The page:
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 11 
 on: April 22, 2014, 10:04:07 PM 
Started by Paul Taylor - Last post by Steve Helmick
Wow, I'd never admit that I couldn't make a .46LA run pretty darned good. There really isn't any precedence for that, other than loose/leaky backplate or maybe a stuck wristpin, bad fuel, leaky hoses, or bad glowplug.  Coffee Steve


 12 
 on: April 22, 2014, 09:46:33 PM 
Started by peabody - Last post by Steve Scott
"To care for him who shall have borne the battle and for his widow and his orphan..." - Abraham Lincoln in his 1865 Inaugural address remarks.  Veterans homes were established after the Civil War but run by the states.  Pensions in exchange for service was offered by the Continental Congress in 1776.  In fact, entitlements for military service date all the way back to the ancient Egyptians.

The VA was established in 1930 when 54 initial hospitals has grown to 154 today, not counting the numerous community-based outpatient clinics, 126 nursing homes and 35 domicilliaries.  The VA enjoys strong support from our current administration - especially for mental health and rehabilitation efforts.

 13 
 on: April 22, 2014, 09:34:31 PM 
Started by Robin_Holden - Last post by wwwarbird
 I've seen it done but I can't say I'd recommend starting a four-stroke by hand, especially the larger ones. Replacing your starter and/or battery is easier, less expensive, and much less painful than attempting to replace your digits. n1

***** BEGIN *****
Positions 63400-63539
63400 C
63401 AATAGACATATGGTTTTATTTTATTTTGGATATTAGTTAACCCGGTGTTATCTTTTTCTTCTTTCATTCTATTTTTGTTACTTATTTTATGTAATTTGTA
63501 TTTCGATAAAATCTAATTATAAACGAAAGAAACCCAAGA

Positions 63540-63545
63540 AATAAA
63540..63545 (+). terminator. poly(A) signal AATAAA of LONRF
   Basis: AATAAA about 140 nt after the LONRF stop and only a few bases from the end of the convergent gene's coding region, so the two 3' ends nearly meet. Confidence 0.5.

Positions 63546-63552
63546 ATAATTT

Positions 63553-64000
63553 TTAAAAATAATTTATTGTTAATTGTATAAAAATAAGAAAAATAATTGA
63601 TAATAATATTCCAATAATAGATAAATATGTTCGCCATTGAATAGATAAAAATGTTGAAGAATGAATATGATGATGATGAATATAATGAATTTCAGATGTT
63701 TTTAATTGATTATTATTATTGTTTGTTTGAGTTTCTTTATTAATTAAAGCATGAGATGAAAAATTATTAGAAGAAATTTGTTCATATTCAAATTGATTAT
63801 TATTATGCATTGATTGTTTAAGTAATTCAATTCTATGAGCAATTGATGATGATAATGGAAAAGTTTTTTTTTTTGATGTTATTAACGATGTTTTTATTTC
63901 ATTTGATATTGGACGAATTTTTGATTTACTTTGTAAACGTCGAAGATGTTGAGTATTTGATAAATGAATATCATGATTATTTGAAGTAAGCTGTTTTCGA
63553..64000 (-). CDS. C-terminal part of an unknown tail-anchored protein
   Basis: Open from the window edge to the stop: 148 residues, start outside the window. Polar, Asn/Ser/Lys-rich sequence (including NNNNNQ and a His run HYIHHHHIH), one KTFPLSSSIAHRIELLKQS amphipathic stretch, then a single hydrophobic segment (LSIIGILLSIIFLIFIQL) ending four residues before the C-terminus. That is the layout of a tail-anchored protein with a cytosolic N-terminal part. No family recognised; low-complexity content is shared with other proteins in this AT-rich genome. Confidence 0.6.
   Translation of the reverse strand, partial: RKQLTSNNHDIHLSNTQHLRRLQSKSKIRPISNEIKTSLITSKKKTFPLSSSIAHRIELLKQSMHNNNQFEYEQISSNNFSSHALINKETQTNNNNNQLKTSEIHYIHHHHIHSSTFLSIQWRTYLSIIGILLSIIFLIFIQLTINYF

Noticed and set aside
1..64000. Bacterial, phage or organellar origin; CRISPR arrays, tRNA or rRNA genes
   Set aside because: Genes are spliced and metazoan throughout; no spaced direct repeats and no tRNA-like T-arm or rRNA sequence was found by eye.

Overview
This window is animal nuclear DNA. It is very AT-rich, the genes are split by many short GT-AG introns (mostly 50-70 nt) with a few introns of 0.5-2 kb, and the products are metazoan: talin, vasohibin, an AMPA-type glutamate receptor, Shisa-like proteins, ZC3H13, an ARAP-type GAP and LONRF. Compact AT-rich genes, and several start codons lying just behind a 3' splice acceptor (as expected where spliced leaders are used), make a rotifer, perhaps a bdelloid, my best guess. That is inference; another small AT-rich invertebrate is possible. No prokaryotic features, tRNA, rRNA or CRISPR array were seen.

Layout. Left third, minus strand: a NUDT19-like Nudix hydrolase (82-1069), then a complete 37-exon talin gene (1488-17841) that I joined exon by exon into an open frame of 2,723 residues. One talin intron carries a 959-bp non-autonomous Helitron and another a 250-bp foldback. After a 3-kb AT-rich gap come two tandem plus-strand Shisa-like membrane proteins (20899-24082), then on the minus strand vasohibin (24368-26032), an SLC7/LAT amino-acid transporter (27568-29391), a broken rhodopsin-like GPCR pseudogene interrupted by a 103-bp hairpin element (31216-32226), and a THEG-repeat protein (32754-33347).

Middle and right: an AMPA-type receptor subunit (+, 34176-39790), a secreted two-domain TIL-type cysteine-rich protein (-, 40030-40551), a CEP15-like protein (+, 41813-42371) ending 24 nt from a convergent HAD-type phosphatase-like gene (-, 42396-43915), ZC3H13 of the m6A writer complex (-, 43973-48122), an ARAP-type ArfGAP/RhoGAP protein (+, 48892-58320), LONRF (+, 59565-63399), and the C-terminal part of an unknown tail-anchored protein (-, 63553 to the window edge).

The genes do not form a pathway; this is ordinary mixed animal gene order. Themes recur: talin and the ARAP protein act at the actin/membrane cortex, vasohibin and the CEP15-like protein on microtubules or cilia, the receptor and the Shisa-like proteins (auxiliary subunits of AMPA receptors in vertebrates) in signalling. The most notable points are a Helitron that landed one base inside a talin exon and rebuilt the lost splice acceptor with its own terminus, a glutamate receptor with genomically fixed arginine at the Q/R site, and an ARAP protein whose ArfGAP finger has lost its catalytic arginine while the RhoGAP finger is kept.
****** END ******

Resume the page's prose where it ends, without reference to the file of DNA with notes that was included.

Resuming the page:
14 
 on: April 22, 2014, 09:09:41 PM 
Started by Paul Taylor - Last post by Paul Taylor
Last season my Force was running great with the LA 46.
First 4 flights this spring the engine would go lean after take off. Put on a new clunk tank- same thing. Swapped engines same thing. Pressure- no pressure.  Last two tries the plane never left the ground. I tried to get a needle setting of 9400 rpm and would run away. Tried a different prop too.
Sorry to say I gave up.
The conversion to electric has started. 


Sent from my iPhone using Tapatalk

 15 
 on: April 22, 2014, 09:09:26 PM 
Started by Dennis Toth - Last post by wwwarbird

 The Hobby Fasteners tongue mufflers from RSM are the nicest, and lightest, you'll find. y1

 16 
 on: April 22, 2014, 09:06:12 PM 
Started by Jared Hays - Last post by Jared Hays
Sent a bent ST60 crank to Frank and he fixed it right up and had it back to me within a week.  Got the motor back together and it ran perfectly.  Thank you Thank you Thank you!!! Hoff

 17 
 on: April 22, 2014, 08:59:31 PM 
Started by PatRobinson - Last post by 55chevr
Heal quickly and get back to flying.

 18 
 on: April 22, 2014, 08:58:49 PM 
Started by Tom Niebuhr - Last post by 55chevr